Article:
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Resistance Breeding Increases Winter Wheat Gross Margins–An Economic Assessment for Germany

Affiliation
Sustainable Land Use and Climate Change, Department of Agricultural Economics, Humboldt-Universität zu Berlin, Berlin, Germany; Potsdam Institute for Climate Impact Research, Member of the Leibniz Association, Potsdam, Germany
Lüttringhaus, Sophia;
GND
1177815109
Affiliation
Julius Kühn-Institute (JKI), Institute for Resistance Research and Stress Tolerance, Germany
Zetzsche, Holger;
GND
1032147660
Affiliation
Department of Plant Breeding, IFZ Research Centre for Biosystems, Land Use and Nutrition, Justus Liebig University, Giessen, Germany
Wittkop, Benjamin;
GND
1222562243
Affiliation
Julius Kühn-Institute (JKI), Institute for Resistance Research and Stress Tolerance, Germany
Stahl, Andreas;
GND
172295300
Affiliation
Julius Kühn-Institute (JKI), Institute for Resistance Research and Stress Tolerance, Germany
Ordon, Frank;
GND
134081153
Affiliation
Department of Agricultural Economics and Rural Development, University of Göttingen, Göttingen, Germany
Mußhoff, Oliver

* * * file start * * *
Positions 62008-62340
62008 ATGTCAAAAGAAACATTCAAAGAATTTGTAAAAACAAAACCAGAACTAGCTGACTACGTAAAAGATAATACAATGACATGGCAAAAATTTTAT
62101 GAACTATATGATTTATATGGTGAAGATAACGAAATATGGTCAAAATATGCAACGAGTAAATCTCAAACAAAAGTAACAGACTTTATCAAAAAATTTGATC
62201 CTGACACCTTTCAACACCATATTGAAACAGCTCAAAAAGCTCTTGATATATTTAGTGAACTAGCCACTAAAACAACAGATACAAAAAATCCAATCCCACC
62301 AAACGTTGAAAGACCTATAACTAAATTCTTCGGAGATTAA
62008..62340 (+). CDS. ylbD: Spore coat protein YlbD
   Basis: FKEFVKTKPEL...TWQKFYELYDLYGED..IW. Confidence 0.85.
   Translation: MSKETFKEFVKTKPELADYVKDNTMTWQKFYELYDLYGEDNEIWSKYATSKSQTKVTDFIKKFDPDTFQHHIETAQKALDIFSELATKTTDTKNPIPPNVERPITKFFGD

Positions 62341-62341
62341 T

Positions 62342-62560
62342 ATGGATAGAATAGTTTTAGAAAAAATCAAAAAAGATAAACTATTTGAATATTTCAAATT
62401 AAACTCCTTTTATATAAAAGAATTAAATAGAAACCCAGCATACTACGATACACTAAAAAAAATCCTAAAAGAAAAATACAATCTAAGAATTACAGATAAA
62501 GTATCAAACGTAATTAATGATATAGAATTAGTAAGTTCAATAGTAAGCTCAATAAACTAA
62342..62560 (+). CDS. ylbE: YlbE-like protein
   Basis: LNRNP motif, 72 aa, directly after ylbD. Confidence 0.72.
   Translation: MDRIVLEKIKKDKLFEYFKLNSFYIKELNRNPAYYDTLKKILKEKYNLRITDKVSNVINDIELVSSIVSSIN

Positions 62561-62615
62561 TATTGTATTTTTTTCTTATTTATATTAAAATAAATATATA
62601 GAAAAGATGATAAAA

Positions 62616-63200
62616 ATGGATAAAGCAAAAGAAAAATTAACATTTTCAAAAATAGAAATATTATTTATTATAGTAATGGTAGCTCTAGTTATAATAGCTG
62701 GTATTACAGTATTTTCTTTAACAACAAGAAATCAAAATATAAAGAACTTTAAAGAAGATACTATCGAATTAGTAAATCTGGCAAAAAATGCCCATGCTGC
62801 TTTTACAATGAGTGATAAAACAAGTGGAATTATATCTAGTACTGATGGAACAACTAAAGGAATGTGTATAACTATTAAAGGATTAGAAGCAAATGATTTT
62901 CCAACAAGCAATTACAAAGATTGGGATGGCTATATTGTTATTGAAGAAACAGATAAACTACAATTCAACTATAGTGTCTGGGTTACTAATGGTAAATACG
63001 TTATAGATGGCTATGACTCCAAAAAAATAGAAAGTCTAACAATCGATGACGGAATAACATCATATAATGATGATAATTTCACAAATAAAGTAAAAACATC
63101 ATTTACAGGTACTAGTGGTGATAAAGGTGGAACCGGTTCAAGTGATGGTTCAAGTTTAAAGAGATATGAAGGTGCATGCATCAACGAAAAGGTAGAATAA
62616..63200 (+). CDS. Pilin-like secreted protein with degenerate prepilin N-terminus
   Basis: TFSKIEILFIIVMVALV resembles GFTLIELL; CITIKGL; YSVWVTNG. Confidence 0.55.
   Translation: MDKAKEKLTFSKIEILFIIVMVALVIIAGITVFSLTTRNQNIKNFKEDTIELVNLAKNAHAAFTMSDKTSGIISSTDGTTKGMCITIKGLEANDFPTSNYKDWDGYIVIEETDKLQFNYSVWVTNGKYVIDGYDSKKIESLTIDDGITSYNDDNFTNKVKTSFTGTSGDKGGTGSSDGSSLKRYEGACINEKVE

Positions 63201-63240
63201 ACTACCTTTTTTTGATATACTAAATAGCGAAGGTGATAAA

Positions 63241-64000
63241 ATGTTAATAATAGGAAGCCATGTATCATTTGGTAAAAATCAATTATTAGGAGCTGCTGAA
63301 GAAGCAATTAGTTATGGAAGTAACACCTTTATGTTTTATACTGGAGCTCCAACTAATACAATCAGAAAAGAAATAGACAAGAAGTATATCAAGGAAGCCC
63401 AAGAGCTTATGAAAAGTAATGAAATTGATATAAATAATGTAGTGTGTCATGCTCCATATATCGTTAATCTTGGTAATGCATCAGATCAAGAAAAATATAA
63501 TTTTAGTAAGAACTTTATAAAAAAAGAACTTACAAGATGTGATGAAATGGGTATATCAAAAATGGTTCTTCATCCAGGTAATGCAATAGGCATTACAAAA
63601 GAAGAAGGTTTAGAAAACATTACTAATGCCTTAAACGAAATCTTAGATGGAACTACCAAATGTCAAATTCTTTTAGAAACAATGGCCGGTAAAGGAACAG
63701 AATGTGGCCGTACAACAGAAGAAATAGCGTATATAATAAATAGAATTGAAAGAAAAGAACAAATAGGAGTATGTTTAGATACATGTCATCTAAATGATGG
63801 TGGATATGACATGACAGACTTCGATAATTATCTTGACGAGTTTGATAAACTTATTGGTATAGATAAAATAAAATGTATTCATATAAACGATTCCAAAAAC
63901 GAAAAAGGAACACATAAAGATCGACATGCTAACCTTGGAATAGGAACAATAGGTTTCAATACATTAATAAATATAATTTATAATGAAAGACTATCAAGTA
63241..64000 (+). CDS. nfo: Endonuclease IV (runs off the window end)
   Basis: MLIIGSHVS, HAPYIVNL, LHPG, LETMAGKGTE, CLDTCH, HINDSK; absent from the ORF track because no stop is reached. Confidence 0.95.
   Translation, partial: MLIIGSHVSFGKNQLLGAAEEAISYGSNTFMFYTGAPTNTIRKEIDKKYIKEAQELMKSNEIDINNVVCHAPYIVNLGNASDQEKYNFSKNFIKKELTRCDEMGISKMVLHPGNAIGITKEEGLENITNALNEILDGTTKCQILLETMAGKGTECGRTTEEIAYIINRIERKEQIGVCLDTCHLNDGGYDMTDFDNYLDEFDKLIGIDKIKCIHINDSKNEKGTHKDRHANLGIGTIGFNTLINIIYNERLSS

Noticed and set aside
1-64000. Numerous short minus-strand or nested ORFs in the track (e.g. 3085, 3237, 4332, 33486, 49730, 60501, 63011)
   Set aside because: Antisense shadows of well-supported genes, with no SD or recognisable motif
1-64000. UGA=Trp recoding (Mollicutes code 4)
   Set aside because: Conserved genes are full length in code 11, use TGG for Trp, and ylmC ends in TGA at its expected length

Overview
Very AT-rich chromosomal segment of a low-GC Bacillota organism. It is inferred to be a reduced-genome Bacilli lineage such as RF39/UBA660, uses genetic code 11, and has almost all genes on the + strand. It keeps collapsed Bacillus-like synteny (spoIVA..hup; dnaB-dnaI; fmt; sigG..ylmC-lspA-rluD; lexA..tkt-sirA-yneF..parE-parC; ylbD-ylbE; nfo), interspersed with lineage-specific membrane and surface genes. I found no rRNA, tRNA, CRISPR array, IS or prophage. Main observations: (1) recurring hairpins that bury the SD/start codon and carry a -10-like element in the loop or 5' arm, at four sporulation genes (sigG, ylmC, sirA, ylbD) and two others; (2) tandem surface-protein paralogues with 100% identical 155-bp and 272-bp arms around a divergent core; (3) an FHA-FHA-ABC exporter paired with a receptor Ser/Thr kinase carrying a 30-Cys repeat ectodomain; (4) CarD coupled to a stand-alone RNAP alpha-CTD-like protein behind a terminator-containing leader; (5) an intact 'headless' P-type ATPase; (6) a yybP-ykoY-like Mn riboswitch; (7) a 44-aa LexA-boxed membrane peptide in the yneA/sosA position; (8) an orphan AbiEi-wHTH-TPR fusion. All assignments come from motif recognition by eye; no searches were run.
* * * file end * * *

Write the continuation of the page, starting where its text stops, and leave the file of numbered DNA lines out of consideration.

Improved wheat varieties have ameliorated our food production. Intensive cropping systems, as in Germany, achieve very high grain yields and thus contribute greatly to global food security. As diseases, especially fungal pathogens, pose major threats in winter wheat production, disease management is crucial to uphold high production levels and to avoid economic losses. Yet, the economic value of breeding varieties with increased resistance to fungal pathogens has not been analyzed with comprehensive data. Our analysis fills this gap by quantifying the economic effects of 50 years of resistance breeding for winter wheat production in Germany. Based on field trials and agronomic production data, we analyze how resistances have influenced the economic profitability of the crops. Thereby, we can isolate the pure breeding-induced effects of increased resistance to fungal pathogens, which cause leaf and stripe rust, powdery mildew, and Fusarium head blight. We calculated the gross margins of 176 varieties according to nitrogen and fungicide applications in field trials. Regression models show that resistance breeding had a strong positive and statistically significant effect on the gross margins of the varieties. In comparison, the specific meta-environment of the season had a larger effect, while the effect of high nitrogen as well as fungicide treatments was lower. The gross margin increased over time along with higher resistances. Simultaneously, the difference in gross margins between the fungicide-treated and untreated variants decreased, indicating an increased contribution of resistances to yield stability. Resistances have increased grossmargins greatly, as the health levels of varieties remain high without the need for fungicide applications and thus production costs can be saved. We conclude that resistance breeding has increased the economic profitability and sustainability of crop production due to a reduction in the costs for fungicides. In fields of farmers, these positive effects of resistance breeding can be fully realized by an optimal variety choice and a variety- and situation-specific disease management. Such an agronomic practice would not only further improve winter wheat gross margins but alsomitigate some of the pressures on agricultural productions, such as reduced disease management options and adverse climate change impacts.

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